THE five trade unions of the state telecoms company (CyTA) employees are confident that a set of government bills designed to facilitate the organisation’s privatisation in future will be down-voted by parliamentary parties, they told their members in a joint message.
According to daily Politis, the unions informed CyTA employees that discussion of the bills is scheduled to start at the House Finance committee on Monday, and, although no pressure need be applied yet, the need for protest cannot be ruled out.
“We call on you to remain alert,” employees were told in the message.
“We feel that, at present, there is no need for mass mobilisations. We do not know what the final outcome of deliberations will be, nor how long these might take, but at any point each of us, and all of us together, should be ready for whatever might be necessary.”
In the same message, the unions conveyed a veiled threat against the parties, ahead of May’s legislative elections.
“It is our democratic right to know how each party will position itself on this issue of paramount importance, ahead of the May elections,” the unions said.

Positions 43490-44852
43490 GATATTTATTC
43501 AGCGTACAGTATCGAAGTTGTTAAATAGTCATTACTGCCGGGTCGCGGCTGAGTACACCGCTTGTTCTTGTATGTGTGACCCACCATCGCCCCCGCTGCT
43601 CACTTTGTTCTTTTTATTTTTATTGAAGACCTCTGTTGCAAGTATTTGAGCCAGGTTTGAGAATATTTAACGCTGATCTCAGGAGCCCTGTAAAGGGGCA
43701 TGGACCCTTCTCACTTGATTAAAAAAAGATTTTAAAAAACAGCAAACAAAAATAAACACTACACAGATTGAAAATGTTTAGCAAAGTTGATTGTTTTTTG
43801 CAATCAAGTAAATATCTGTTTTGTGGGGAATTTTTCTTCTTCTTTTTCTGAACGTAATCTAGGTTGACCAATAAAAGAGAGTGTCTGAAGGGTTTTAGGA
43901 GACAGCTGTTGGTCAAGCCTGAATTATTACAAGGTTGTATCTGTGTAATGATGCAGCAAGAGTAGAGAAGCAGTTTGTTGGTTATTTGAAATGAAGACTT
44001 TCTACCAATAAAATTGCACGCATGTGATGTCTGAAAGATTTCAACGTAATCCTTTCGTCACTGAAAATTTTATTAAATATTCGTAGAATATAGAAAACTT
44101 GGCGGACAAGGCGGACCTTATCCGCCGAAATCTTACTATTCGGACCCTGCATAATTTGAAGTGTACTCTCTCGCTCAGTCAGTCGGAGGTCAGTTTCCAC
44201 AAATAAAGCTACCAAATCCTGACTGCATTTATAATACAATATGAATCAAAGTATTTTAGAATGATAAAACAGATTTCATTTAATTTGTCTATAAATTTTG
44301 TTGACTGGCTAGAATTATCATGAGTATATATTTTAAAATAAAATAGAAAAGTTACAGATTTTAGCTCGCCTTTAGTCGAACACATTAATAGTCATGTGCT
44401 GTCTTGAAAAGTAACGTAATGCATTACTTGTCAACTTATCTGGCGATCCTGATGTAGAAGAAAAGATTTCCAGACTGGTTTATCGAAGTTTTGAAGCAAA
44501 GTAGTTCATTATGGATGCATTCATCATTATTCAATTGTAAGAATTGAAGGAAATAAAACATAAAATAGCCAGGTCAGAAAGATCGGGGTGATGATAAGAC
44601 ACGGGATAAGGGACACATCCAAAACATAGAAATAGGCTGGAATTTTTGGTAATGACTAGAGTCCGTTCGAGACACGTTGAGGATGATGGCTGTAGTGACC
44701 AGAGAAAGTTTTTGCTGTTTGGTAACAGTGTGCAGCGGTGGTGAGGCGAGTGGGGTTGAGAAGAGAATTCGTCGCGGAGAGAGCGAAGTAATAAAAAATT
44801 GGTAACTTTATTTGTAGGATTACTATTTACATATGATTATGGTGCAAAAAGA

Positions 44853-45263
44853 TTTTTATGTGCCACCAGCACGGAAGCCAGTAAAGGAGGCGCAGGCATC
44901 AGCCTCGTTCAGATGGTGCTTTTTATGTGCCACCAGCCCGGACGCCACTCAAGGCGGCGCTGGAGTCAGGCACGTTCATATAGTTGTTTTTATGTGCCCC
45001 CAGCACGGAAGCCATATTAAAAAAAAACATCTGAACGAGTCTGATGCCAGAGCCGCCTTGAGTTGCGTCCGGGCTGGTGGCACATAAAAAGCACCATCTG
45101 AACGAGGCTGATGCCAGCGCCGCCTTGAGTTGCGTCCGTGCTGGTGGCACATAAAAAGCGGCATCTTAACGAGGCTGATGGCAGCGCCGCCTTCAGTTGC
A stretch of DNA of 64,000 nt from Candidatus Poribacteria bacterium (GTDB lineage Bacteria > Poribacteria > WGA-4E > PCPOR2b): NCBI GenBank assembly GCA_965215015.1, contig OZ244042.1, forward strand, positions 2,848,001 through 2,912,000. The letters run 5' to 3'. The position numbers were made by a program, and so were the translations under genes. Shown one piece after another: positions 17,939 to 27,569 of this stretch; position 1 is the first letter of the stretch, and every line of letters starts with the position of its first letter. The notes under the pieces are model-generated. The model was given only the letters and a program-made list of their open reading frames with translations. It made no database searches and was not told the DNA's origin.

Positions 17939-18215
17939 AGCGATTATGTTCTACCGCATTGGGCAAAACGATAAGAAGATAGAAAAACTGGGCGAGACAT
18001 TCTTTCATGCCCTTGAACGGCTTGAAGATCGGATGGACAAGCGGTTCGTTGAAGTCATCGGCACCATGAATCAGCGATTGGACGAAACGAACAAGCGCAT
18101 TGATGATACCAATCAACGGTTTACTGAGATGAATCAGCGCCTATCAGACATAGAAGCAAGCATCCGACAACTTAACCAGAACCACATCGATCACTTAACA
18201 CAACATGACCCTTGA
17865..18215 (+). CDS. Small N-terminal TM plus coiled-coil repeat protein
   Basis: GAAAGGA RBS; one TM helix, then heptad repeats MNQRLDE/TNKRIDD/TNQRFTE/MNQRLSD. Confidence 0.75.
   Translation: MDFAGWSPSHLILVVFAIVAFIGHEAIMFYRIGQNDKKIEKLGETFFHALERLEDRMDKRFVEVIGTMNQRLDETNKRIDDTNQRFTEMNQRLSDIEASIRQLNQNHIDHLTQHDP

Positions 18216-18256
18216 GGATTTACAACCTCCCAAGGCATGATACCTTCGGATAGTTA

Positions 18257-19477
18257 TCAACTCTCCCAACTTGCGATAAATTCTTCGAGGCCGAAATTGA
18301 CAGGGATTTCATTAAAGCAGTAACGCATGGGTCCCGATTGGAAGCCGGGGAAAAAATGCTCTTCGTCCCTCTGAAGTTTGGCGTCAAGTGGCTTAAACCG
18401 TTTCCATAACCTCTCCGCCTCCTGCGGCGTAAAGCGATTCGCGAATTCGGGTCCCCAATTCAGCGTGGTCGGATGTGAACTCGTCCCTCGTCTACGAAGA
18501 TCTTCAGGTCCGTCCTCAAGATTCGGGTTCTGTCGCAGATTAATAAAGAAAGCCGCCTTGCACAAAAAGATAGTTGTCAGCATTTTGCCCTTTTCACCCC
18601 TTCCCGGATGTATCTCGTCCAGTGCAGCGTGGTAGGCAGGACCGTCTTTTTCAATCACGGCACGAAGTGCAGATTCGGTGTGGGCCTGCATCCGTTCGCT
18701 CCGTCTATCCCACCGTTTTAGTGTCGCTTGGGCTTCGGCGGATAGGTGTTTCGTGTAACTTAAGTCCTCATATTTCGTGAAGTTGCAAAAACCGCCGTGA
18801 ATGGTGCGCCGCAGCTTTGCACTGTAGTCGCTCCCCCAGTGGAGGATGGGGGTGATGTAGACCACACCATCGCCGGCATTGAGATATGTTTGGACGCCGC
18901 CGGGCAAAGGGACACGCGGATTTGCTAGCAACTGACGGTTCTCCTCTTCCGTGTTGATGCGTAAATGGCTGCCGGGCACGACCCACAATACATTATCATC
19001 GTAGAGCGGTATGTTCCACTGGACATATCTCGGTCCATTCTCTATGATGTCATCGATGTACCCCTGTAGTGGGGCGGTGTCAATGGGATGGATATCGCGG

“In the meantime, we are pushing to start the procedure to modernise the organisation, per the document we drafted jointly.”
All the unions united, calmly and seriously, will address the challenges facing them, the joint message added.
The unions’ ultimate goal is for the government bills to be rejected, and they listed a number of reasons for their optimism that it can be achieved.
“We have justice on our side, our love for our organisation and our country is a given, our arguments have been stated repeatedly, our determination has peaked, and unity is a fact,” the unions said.
Such optimism seems not at all misplaced, as a parliamentary majority has already voiced opposition to the government’s plan to denationalise the telecoms provider. The parties opposed include centre-right DIKO, which had thus far backed most government-sponsored legislation required by international creditors as part of an economic adjustment plan.
Although slated to exit the bailout programme upon its expiry in March, Cyprus has yet to meet one final set of requirements before receiving the loan’s final tranche, including getting the CyTA bills passed through the House.
“Our position remains unchanged: we will not vote for these bills,” said DIKO’s Angelos Votsis.
The five government bills call for the creation of a new state-owned telecoms company that will take over the assets and operations of the existing company under a private-law regime – which means it can subsequently be subject to privatisation if the government so decides, as opposed to the existing public-law company – and four additional bills safeguarding the employment status and benefits of CyTA employees after they are transferred to the new entity.